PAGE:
Tuesday, April 6, 2021


Nature and the Small Farm



 After brunch and time with family on Easter, my youngest Son and I took off to do a quick overnight backpacking trip into San Mateo Canyon Wilderness. San Mateo Canyon Wilderness is a 40,000 acre roadless area mostly within Riverside County but with limbs touching or reaching into Orange and San Diego Counties also. 

In 2013, I published a book on the area titled Santa Ana Mountains History, Habitat and Hikes: On the Slopes of Old Saddleback and Beyond. In the book I describe the Natural and Cultural History of the region in some detail, so I will not do so here (Maybe you all will buy the book). In general the wilderness area is made up of deep canyons whose slopes are covered in chaparral and coastal sage scrub, with riparian forest lining the canyon bottoms. 

Now, I consider myself an Ecological Farmer, and I try to follow the laws of nature when carrying out the activities required to grow food, flowers and fiber for my community (Just to be clear, I dont really produce fiber but admire those wh, o do). But on this trip, another role of nature on the farm struck me quite hard. I realized after several years of not entering this wild space, how important wildness on the small farm and for the small farmer, or all farmers for that matter. This short trip proved important for my mind, body and soul. (SOIL, SEEDS, SUNSHINE AND SOUL). Taking a little time to slow down, observe my surroundings and share quality, natural experiences with my son was an opportunity you can't put a price on. 


The wild flowers in bloom was a tremendous extra and this particular area is known for its wavy leaf soap plant and wild peonies. Both of which provided inspiration for my farming. Ceonothus, also know as wild lilac, painted stripes and splotches of blue, purple and lavender across the hillsides while sticky monkey flower and Indian paint brush added reds, yellows and oranges to the canvas.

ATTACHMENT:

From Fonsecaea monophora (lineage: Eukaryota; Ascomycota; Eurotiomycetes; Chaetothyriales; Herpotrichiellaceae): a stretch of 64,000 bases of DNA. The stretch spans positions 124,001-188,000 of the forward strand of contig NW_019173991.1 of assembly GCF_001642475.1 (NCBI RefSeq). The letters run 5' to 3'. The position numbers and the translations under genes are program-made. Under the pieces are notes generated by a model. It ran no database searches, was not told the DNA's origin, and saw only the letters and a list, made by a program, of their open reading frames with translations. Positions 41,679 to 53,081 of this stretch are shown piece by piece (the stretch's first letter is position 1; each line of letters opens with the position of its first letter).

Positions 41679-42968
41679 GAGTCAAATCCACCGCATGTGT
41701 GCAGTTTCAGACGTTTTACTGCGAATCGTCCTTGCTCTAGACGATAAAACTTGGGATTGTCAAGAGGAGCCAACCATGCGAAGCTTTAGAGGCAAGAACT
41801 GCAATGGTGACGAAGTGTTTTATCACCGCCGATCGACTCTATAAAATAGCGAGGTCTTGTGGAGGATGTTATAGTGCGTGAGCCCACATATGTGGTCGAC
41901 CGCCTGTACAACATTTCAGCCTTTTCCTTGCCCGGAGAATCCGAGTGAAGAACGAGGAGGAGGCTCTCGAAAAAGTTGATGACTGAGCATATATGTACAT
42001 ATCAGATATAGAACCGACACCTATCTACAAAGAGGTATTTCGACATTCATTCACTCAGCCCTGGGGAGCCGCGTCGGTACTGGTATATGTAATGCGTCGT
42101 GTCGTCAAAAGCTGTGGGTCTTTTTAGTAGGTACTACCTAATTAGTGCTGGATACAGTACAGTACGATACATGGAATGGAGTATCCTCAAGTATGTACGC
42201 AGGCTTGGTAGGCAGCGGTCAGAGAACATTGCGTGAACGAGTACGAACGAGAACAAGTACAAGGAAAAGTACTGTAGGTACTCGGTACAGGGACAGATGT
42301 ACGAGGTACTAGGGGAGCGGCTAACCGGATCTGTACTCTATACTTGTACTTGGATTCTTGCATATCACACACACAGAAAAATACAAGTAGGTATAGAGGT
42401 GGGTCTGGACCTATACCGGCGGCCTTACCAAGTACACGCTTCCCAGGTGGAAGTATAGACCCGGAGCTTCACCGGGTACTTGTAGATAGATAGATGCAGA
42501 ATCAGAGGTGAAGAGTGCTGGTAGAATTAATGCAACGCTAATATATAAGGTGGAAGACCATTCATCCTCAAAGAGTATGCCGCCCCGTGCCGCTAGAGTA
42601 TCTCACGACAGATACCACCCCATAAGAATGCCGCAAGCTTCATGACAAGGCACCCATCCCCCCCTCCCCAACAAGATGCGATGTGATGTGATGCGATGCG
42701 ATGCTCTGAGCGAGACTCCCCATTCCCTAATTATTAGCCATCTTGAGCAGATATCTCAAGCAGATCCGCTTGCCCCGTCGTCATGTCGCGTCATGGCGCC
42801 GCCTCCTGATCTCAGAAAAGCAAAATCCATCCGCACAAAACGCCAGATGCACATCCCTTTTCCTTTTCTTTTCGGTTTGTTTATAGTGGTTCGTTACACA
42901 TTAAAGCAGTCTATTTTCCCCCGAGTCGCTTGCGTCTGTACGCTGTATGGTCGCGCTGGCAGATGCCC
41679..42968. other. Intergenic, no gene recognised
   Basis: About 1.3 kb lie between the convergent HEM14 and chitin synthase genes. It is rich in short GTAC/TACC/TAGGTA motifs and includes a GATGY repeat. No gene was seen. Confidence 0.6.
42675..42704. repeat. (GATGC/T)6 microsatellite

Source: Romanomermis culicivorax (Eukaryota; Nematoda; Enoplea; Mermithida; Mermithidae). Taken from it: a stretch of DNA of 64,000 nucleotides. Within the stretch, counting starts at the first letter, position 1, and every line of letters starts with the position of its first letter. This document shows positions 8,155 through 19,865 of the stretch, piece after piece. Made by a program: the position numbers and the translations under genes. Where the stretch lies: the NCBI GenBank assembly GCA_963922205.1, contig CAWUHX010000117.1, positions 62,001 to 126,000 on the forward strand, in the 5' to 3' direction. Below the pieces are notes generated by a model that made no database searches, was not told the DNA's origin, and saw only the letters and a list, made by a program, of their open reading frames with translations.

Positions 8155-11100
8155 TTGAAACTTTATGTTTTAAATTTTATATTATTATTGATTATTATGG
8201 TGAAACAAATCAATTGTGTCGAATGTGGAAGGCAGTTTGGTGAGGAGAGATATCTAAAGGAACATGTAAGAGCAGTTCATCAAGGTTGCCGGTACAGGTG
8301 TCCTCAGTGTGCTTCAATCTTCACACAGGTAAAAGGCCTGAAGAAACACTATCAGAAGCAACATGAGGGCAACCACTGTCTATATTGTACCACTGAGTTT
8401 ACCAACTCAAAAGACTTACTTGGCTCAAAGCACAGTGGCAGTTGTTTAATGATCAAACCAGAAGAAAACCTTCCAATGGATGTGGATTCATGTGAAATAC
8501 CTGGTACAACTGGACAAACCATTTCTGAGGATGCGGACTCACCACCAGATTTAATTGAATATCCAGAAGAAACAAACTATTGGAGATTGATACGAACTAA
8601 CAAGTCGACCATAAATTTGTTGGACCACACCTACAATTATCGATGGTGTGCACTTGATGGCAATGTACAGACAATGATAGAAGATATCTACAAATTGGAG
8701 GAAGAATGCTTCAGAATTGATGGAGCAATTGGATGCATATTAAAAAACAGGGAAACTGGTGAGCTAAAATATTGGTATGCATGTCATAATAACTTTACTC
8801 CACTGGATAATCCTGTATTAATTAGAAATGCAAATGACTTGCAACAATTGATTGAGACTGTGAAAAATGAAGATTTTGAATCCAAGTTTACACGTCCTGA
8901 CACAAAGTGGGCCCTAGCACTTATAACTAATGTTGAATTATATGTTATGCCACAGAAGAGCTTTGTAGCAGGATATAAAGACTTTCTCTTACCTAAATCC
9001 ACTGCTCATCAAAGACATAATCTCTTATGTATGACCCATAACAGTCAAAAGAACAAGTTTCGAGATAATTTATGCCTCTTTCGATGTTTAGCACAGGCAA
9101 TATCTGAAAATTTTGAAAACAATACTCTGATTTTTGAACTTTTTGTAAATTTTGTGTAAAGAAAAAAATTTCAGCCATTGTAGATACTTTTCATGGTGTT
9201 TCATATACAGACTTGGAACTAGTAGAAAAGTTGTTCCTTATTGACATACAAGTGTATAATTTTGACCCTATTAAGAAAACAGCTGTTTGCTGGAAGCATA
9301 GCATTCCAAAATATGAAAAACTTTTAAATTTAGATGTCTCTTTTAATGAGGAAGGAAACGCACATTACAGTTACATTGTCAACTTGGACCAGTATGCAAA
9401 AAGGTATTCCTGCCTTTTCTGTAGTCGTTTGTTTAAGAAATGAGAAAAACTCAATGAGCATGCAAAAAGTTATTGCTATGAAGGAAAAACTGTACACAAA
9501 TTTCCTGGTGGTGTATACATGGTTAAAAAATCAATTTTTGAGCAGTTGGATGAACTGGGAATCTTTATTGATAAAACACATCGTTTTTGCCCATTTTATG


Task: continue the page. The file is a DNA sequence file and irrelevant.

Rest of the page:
Watching birds at flight and feeding on tiny flies and gnats added to my understanding of the things wildlife can do for my farm and the importance of attracting them my fields and pastures. And the creek, which with our drought conditions was very low, provided just enough water to provide an enjoyable and audible background and visual setting that settled and relaxed my mind and soul. It was also deep enough for my son to practice his fly fishing skills though he caught nothing. 

This simple 36 hour get away, took me off the farm physically, but kept me deeply rooted in farming emotionally and spiritually. As I wrap up this quick little post, the sun is beginning to bring light to the day and I must begin the chores required to keep our agricultural enterprises going. I now not only have the laws of nature to guide me, but I have the inspiration of nature to fuel me and that is perhaps the most important role wildness can play on the small farm. 


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